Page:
Philanthropy and the Arts: Why Our Support Matters


Over at Minnesota Council on Foundation’s Philanthropy Potluck blog, the team has been doing an amazing job keeping with the latest in the budgetary debates, both on Capitol Hill and in state legislatures.

Last week, Chuck Peterson, MCF’s vice president for member relations, had a stirring post on the proposed cuts the National Endowment for the Arts. In the post, Chuck argues that a decrease in government funding for the arts may pose a greater risk to the ecology of arts funding that it first appears on the surface. In fact, proposed cuts to federal funding for the arts could result in an unintential decrease in  private support:

Arts and culture play a significant role in our society, and NEA dollars are often a critical piece of the funding equation in supporting state and local budgets. NEA grants require at least a one-to-one match of federal funds from the private sector – on average each NEA grant leverages at least seven dollars from other state, local and private sources. As a result, the deep cuts to NEA funding could have the unintended impact of dramatically reducing private support of cultural funding.

Governments around the country face tough decisions on what programs to cut or cut back, from life-saving human services to enriching, transformative artistic programming.  At this time, many people are asking, why support the arts? Over at the Council on Foundations Re:Philanthropy blog, Benna Wilde, managing director at Prince Charitable Trusts, provides these reasons:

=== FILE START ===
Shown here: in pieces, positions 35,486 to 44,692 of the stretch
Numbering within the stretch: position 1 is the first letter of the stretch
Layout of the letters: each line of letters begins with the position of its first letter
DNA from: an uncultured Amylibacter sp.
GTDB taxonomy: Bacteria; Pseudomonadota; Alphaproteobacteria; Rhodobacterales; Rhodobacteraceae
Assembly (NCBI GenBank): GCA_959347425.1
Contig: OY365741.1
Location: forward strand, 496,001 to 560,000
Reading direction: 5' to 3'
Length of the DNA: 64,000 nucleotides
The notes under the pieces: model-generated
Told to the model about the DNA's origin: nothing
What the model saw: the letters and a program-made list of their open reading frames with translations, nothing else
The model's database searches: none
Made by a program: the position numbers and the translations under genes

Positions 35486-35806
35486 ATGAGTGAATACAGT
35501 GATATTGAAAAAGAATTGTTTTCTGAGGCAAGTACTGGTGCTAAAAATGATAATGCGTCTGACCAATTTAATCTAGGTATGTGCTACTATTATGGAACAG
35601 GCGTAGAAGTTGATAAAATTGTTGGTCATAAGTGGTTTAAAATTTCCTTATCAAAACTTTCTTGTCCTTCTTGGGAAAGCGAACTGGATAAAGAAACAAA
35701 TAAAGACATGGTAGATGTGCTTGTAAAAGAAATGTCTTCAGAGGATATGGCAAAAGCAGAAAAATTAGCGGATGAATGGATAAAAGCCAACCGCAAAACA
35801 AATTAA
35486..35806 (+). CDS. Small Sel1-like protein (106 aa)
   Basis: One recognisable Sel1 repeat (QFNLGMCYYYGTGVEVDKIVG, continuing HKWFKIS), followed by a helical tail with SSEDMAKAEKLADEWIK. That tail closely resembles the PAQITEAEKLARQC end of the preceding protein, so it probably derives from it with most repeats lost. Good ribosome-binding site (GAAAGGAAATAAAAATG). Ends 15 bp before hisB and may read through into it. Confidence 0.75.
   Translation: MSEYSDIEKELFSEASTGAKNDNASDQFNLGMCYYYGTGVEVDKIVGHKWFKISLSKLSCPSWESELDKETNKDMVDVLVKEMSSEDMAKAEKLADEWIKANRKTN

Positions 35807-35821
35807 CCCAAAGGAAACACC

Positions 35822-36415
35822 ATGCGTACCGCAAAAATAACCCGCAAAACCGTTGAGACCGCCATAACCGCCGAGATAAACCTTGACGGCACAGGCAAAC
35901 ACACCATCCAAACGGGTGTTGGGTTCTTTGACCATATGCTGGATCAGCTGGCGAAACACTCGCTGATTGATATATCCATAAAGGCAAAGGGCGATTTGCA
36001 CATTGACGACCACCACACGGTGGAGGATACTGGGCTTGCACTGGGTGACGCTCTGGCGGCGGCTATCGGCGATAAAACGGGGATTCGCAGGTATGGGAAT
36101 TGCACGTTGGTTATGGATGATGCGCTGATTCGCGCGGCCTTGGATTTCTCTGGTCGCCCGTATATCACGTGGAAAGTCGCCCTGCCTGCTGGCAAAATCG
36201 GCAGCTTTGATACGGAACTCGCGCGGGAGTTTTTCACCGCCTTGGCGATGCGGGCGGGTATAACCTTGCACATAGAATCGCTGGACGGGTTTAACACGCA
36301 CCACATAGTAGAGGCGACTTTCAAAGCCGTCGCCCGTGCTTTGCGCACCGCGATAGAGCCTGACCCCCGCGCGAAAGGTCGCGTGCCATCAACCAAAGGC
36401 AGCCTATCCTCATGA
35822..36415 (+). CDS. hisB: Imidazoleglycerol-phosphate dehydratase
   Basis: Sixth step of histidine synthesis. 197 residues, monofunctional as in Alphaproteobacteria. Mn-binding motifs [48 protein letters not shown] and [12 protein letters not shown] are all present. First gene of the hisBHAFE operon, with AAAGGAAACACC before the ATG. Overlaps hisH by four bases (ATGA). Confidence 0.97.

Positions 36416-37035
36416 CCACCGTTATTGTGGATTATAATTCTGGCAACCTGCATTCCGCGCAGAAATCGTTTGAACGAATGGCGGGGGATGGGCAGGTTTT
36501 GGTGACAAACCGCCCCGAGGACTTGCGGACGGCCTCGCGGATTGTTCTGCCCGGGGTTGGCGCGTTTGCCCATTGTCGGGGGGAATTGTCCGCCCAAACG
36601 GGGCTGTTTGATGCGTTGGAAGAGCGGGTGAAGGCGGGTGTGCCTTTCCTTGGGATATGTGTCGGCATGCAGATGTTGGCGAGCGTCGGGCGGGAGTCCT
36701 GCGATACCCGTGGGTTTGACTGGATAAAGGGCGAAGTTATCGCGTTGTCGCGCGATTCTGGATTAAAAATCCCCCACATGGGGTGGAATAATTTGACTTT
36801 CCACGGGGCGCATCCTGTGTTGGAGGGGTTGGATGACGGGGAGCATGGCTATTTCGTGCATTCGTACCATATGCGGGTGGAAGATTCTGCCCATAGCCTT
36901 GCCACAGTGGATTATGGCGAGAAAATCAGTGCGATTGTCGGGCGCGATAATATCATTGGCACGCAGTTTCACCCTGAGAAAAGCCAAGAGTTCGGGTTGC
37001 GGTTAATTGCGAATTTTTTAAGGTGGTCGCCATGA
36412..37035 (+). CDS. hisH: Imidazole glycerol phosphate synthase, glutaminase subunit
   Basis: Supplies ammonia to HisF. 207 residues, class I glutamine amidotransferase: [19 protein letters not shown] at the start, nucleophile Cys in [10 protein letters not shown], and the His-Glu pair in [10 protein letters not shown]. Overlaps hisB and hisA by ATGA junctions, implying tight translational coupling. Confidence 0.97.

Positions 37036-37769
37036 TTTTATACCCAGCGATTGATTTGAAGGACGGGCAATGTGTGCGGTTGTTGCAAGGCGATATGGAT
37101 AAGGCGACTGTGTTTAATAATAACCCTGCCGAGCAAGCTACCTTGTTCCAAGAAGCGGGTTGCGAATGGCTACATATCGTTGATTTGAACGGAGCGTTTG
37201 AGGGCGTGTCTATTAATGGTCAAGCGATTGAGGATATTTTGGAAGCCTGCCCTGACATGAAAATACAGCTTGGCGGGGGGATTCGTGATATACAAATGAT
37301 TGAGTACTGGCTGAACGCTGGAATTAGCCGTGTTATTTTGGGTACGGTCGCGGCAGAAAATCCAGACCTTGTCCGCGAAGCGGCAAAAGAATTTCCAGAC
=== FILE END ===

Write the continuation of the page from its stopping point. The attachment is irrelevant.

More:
• Tens of millions of Americans participate in arts activities every year.
  • There are 109,000 nonprofit and 550,000 for-profit arts businesses and 2.2 million artists in the workforce.
  • The arts generate billions of dollars in consumer spending.
  • The arts are supported by a mosaic of sources. Earned income represents only half the total, while local, state, and federal government support is around 9 percent and shrinking. Private-sector support represents about one-third of the total.

It’s clear that given the financial realities we cannot ask the government to lift the arts alone. Wilde suggests that the solution is multi-channeled. She closes her post with a challenge: “For the arts to thrive, we need to collaborate to increase funding for the arts, from private and public sources alike.”

What role do you see for philanthropy in support of the arts? How can we best support our nation’s cultural heritage and foster emerging artists and art forms?

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